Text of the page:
The Archbishop of Dublin, Diarmuid Martin has said that “No one should use the name of God to try to justify violence. Those who attempt to place a religious tag on their violence betray their religion, whether Christian, Jewish or Islamic”. Archbishop Martin was speaking at an Ecumenical Service of Remembrance and Prayer for the victims of the Brussels attack on 22 March.
The service, arranged at the request of the His Excellency Philippe Roland, Ambassador of Belgium, was presided over by Archbishop Diarmuid Martin and Archbishop Michael Jackson, Church of Ireland Archbishop of Dublin. The Papal Nuncio, Archbishop Charles Browne was also in attendance with Imam Sheik Hussein Halawa and The Cantor of the Jewish Community .
President Michael D. Higgins, and his wife Sabina, Lord Mayor of Dublin Críona Ní Dhálaigh, Minister for Foreign Affairs, Charles Flanagan TD and members of the Diplomatic Corps were also in attendance at the Church of the Sacred Heart, Donnybrook, Dublin 4.
Archbishop Martin said, “The horror of the events of 22 March stunned us all. An ordinary day was breaking in Brussels as people were arriving and departing at an airport; an ordinary day had begun for many peacefully travelling on the metro to school and to work. Then the unimaginable took place. A series of acts of blind and meaningless and merciless violence took lives, injured and traumatised many and tore into the hearts of so many families and friendships, and of the proud nation of the Belgians and indeed of Europe.
“We remember today all those who died and were injured on that morning. We remember those who still suffer their wounds and trauma. We remember the bereaved and the inconsolable. We remember the city of Brussels, its people and its institutions and we remember Europe: that project of hope of which we wish to be a part.”
Archbishop Martin addressed the question of hope and whether it is still possible in the face of senseless violence. He said, “The global culture in which we live is marked by great ambiguities: the ambiguities of our own hearts as well as the ambiguities which spring from the presence of sin and evil around us. We have to recognise that signs of evil are perhaps stronger today than at other times in the recent past and that modernity and progress have not eliminated senseless violence. Violence continues day after day worldwide. We cannot overlook violence anywhere.
“The Christian is still called to endurance in his or her belief, never losing hope despite the evil that exists all around them. The history of the righteous in this world has always been a history of righteous who suffer because of their righteousness. The victory of hope over suffering and evil is not denial of suffering and evil. Hope is not just a vague emotion or a simple personal aspiration. God’s dealing with his people shows that hope is the one thing that enlightens the human family as we face the ever repeating emergence of inhuman forces within humankind.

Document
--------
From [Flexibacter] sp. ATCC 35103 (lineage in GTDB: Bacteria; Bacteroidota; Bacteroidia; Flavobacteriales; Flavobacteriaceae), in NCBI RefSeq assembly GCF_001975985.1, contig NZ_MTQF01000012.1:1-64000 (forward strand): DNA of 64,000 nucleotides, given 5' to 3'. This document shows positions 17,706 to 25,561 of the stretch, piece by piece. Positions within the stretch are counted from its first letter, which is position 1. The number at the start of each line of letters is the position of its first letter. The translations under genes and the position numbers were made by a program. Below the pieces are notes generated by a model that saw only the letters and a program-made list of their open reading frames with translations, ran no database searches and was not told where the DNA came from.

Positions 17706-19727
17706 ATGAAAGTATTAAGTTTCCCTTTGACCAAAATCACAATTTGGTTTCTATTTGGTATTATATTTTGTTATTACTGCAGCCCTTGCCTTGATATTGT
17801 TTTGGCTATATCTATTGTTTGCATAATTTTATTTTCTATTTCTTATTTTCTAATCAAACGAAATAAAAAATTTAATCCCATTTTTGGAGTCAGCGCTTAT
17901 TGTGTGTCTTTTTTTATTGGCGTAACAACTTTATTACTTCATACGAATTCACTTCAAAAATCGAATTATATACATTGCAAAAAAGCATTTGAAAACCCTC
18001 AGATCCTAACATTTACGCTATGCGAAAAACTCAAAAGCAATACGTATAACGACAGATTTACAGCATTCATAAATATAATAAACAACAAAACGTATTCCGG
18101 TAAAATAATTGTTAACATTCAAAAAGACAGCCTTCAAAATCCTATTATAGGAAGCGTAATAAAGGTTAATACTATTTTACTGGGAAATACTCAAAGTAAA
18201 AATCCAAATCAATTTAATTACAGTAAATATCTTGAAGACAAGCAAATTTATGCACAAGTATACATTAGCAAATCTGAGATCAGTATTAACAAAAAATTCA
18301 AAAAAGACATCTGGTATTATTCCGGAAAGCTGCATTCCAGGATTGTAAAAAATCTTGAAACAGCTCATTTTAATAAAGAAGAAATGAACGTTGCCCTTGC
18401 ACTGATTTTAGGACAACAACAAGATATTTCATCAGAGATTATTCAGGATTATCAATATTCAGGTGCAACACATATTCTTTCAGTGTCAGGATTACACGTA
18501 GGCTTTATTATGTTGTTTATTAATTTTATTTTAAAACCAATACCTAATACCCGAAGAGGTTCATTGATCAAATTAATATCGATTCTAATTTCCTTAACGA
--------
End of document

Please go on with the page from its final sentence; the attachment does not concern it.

“Christian hope is not an empty formula or a magic answer to tempt us to hide away from the fact that evil exists. Our remembrance of 22 March must be one which remembers and shares a grief that is still raw. We do not hide our righteous anger at the extent of such inhumanity. We are called however to remember in such a way that we profess our faith in a God who never speaks a final word in our time, but one who opens a new future and challenges us to be agents of that new future.”
“Senseless violence is the opposite of hope”, Archbishop Martin said, “It is a sign of hopelessness; it is not a sign of idealism, but a sign of a death which steals hope and tarnishes ideals. It is sign of disregard for that true humanity which recognises all of us as brothers and sisters. No one should use the name of God to try to justify violence. Those who attempt to place a religious tag on their violence betray their religion, whether Christian, Jewish or Islamic.
“Violence in its many forms is at the root of so much of the suffering and hopelessness that marks our society. Violence only generates further violence. The violent man may think he is strong. But in all conflicts it is, in the long run, men and women of peace and determination and who rise above prejudice and conquer.
“In his recent document in the family, Pope Francis quotes Martin Luther King concerning violence in society: ‘Somewhere somebody must have a little sense; and that is the strong person. The strong person is the person who can cut off the chain of hate, the chain of evil’.
“The chain of hate and the chain of evil are not unbreakable. Peace will be attained only by the peaceful, by people who respond to escalating violence with a renewed passion for peace. The attacks in Brussels were attacks on hope. The European vision is a vision about the embodiment of hope and unity. A culture of hope in Europe today must be one which strips itself of many of its ambiguities. Failure to welcome and recognise the unity of the human family would be a betrayal of the European vision of hope.”
Archbishop Martin concluded by saying that we must stand together rejecting a culture of violence and that “we must stand together uncompromisingly rejecting the squalid international trade in the weapons of violence. We must stand together uncompromisingly protecting young people from being misled by a false idealisation of violence. We must stand together uncompromisingly rejecting any compromise of our fundamental values of welcome and unity and opportunity for all.
“This evening, as Irish or Belgian, as Christians, or Jews, or Muslims, as men or women, believers or not, aware that we all share a common humanity, we commit ourselves to fostering a culture of peace.
“22nd March 2016: never again.”